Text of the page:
The plan to develop utilities and new development on the large spaces of land by the VA Medical Center in Apex Industrial Park and around the Las Vegas Motor Speedway is paying dividends, according to Adam Malan, director of brokerage with Logic Commercial Real Estate.

A month ago, North Las Vegas held groundbreaking ceremonies for extending the city’s water line 12 miles north to Apex to open 3,000 acres to development and job creation. The city is building water lines to extend to a city well in the northern end of Apex.

In addition, construction is well underway on a $43 million project to bring sewer service and road improvements out to the vacant land near the Las Vegas Motor Speedway. The Nevada Department of Transportation is working on a new I-15/215 interchange to make the area easily accessible to vehicle and truck traffic. Additionally, Clark County announced a major freeway extension in the area that has been 10 years in the making. Union Pacific is investing almost $10 million in the area for railroad improvements, city officials said.

“The new I-215/I-15 interchange will really open up a lot of land for development that was previously tough to access,” Malan said. “This will provide better access to new residential areas, as well as spark more industrial distribution development that will provide jobs.”

There’s already a growing boom in housing. Model homes in several neighborhoods at the Villages at Tule Springs are open. Some 8,000 homes are planned.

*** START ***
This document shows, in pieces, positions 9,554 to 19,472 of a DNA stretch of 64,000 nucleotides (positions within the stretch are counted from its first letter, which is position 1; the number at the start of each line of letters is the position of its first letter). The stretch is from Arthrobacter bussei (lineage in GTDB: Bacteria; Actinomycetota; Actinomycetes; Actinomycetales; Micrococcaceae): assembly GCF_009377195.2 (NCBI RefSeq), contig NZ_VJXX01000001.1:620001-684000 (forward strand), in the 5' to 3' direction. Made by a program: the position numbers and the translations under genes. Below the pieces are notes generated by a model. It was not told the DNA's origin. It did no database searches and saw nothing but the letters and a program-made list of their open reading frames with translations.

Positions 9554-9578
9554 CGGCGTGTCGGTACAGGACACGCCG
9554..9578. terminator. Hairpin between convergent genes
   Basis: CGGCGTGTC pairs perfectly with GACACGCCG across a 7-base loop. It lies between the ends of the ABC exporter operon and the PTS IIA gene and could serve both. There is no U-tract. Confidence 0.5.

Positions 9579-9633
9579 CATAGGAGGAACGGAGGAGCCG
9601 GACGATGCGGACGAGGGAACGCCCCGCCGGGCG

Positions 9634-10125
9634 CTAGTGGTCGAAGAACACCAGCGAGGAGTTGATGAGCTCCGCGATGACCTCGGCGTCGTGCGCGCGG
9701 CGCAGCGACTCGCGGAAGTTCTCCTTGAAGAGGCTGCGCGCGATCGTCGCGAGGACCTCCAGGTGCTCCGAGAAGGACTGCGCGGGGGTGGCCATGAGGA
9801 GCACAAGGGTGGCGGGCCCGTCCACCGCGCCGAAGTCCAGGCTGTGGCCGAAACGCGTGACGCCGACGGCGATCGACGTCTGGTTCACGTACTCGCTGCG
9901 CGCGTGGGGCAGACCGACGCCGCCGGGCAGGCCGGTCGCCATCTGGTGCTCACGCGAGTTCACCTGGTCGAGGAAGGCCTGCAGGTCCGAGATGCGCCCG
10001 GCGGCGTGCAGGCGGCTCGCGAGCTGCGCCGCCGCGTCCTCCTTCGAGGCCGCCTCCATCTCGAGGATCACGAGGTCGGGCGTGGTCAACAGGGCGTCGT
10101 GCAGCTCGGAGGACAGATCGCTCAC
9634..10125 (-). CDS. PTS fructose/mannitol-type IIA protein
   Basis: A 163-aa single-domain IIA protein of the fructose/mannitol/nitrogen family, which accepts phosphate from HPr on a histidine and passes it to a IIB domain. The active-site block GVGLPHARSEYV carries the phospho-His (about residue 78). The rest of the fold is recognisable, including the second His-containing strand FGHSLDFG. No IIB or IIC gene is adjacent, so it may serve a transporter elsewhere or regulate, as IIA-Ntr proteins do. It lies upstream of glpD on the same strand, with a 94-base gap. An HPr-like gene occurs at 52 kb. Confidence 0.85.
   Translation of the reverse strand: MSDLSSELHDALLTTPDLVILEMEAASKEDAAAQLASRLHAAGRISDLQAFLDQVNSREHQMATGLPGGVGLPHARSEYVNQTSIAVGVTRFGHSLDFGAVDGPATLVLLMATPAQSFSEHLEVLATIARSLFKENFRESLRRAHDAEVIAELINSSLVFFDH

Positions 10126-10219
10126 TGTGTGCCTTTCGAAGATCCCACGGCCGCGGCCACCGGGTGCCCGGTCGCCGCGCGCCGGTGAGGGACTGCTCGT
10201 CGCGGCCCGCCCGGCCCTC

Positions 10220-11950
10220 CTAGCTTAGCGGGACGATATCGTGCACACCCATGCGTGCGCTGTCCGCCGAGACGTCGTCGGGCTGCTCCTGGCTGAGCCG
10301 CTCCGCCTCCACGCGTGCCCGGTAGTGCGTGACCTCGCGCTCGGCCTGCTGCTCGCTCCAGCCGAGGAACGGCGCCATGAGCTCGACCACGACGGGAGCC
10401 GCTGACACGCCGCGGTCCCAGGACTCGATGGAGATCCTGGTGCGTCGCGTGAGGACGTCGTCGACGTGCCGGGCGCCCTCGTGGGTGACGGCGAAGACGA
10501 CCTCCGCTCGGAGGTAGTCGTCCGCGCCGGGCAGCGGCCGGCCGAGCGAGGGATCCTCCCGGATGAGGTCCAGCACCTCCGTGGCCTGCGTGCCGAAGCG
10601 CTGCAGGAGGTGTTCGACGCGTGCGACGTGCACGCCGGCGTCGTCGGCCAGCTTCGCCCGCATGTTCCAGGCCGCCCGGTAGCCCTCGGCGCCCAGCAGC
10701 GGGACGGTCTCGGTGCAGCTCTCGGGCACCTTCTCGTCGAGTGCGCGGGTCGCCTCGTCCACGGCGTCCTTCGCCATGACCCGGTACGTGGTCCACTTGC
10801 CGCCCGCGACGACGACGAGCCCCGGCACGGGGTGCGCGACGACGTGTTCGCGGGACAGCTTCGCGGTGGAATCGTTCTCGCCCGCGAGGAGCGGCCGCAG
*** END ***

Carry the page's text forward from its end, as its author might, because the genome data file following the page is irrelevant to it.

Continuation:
Valle Vista (formerly Park Highlands) is in the final stages of planning. The North Las Vegas Planning Commission has approved at least five tentative maps, and developers are finalizing agreements with the city. Four thousand homes are planned on 600 acres, city officials said.

At Sedona Ranch, grading and other land work are progressing at the former pig farm for the development of 1,100 homes and 22 acres of commercial space, according to North Las Vegas. Lennar recently bought 40 acres. Model homes are open at Desert Mesa, a project of KB Homes. There are hundreds of infill lots being developed in other parts of the city. Richmond American was in contract to purchase 80 acres in North Las Vegas.

Texas-based LGI Homes, a newcomer to the marketplace, is building in North Las Vegas after closing on 102 lots at East Lake Mead Boulevard and Dolly Lane.

Eldorado, Pardee Homes’ master-planned community that helped shape the history of North Las Vegas, is about to close out its last neighborhoods after 28 years. Pardee has 59 homes under construction at nearby Tule Springs, where it will build more than 400 on more than 100 acres and is looking to acquire more land in the master plan, Andrews said. KB Home is also building in Tule Springs and recently bought 80 acres.

Dennis Smith, founder of Home Builders Research, said builders are just starting to take advantage of the 215 Beltway. When there’s available land at a competitive price near a freeway and existing retail options, that’s a formula for housing growth, he said.

“It should not be a surprise to anyone that North Las Vegas is a hotbed of home construction,” Smith said. “For me, this looks like the second wave. The recession put a damper on the time frame. It set things back a while. It’s the 215 and commuting. It’s much easier from up there than it is in the southwest. You don’t get the traffic congestion yet.”